Here are what teachers and students have to say about us:

“As an educator of over 35 years who has studied and experimented with all kinds of educational theory and teaching methodology, nothing has impacted my understanding of learning, the learning-teaching process, and my concrete teaching practice more than the work of Reuven Feuerstein.”

–Kenneth Pransky, Instruction and Curriculum Consultant

(Hampshire Educational Collaborative, Northampton, MA)


“After receiving the Instrumental Enrichment training and realizing the impact that it could make on our students, we decided to implement the program across the curriculum at Hope Academy, an urban school in Lancaster, Pennsylvania.  The social cognition component in the K-3 Basic Level is foundational for our students to accurately read and respond appropriately in social situations.  In today’s globalized and interconnected world, being able to work cooperatively with others is an essential skill that must be learned, and FIE gives our students the chance to start working on those critical social and reasoning skills right from the start.  The thinking skills developed in the Standard Level are taught explicitly and then bridged into the content areas, giving students the skills they need to be our next generation’s leaders and problem solvers!”

–Karen Bailey, Director, The Hope Academy (Lancaster, PA)


I used Instrumental Enrichment with fourth graders and found that it does more to create access and equity for all students than any of the educational initiatives that I have explored. The explicit teaching of executive functioning benefits students at any achievement level.  The greatest benefit to my students came during other instructional periods when we could all lean on the skills and strategies learned in the I.E. lessons—bridging to other tasks across content areas. The program equips students to think deeply and critically about the world around them.”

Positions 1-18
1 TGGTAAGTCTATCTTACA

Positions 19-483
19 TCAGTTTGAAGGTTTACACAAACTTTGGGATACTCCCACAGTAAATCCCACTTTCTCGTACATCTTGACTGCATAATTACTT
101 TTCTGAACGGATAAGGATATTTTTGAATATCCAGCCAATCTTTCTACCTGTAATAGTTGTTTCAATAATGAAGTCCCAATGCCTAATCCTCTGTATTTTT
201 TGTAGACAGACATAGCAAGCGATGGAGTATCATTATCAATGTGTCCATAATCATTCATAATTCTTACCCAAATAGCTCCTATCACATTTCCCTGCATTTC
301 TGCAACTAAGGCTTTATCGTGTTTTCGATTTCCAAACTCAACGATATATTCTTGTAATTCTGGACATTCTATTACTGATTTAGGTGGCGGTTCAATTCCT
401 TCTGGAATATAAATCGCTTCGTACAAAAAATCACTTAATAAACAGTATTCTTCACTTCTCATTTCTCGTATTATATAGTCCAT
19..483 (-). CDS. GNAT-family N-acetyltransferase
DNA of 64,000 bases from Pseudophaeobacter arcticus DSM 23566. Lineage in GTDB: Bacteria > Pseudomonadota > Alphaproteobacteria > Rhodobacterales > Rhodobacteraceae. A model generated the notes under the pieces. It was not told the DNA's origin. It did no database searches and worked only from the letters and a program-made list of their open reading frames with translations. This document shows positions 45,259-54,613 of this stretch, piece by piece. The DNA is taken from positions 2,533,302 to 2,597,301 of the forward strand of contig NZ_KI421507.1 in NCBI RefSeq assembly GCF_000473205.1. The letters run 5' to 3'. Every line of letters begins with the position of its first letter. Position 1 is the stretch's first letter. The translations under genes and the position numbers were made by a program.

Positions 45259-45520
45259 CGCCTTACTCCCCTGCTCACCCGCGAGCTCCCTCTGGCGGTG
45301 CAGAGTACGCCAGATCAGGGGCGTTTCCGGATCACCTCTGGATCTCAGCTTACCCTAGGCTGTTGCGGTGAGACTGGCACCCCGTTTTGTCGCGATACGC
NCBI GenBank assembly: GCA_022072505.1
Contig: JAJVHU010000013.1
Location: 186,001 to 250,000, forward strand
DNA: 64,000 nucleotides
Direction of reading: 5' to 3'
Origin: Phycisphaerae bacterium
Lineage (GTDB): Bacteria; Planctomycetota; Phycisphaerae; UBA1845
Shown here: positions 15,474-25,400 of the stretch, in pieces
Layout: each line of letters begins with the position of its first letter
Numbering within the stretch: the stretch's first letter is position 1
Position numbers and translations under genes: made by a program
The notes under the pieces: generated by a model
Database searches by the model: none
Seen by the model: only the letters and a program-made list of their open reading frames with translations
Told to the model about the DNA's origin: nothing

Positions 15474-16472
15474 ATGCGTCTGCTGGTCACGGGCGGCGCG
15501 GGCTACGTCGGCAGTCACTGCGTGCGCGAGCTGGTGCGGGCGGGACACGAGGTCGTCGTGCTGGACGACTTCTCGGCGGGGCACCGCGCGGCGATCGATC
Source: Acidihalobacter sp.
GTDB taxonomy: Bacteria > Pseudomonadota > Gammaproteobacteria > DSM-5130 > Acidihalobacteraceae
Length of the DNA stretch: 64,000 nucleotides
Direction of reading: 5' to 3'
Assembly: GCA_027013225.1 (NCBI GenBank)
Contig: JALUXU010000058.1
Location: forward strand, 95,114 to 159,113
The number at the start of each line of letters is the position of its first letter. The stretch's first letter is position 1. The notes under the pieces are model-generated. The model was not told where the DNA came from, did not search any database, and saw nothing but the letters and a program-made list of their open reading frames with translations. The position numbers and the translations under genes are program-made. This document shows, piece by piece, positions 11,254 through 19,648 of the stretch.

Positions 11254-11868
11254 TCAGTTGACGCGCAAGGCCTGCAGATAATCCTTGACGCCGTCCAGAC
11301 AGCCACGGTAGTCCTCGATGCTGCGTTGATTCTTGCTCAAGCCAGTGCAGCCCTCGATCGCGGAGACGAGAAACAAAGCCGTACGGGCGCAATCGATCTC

–Amy Chang, Fort River School, Amherst, MA


“Implementing the Instrumental Enrichment curriculum was at times challenging with my students who are deaf, due to the difficulty they may have with receptive and expressive language–all language skills and vocabulary need to be directly taught for the students to grasp language structures to use when communicating.  It was quite a pleasant surprise to see how the direct teaching of IE dovetailed along with so many of the concepts I was already aiming to teach!  The structure of FIE allowed me to present these concepts in a highly structured and tiered fashion, strengthening the teaching and learning of language skills, thinking strategies, and metacognition.  The skills we learned were easily generalized and transferred into other content area learning as well, which was another bonus.”

–Betsy Grenier, Willie Ross School for the Deaf, Longmeadow, MA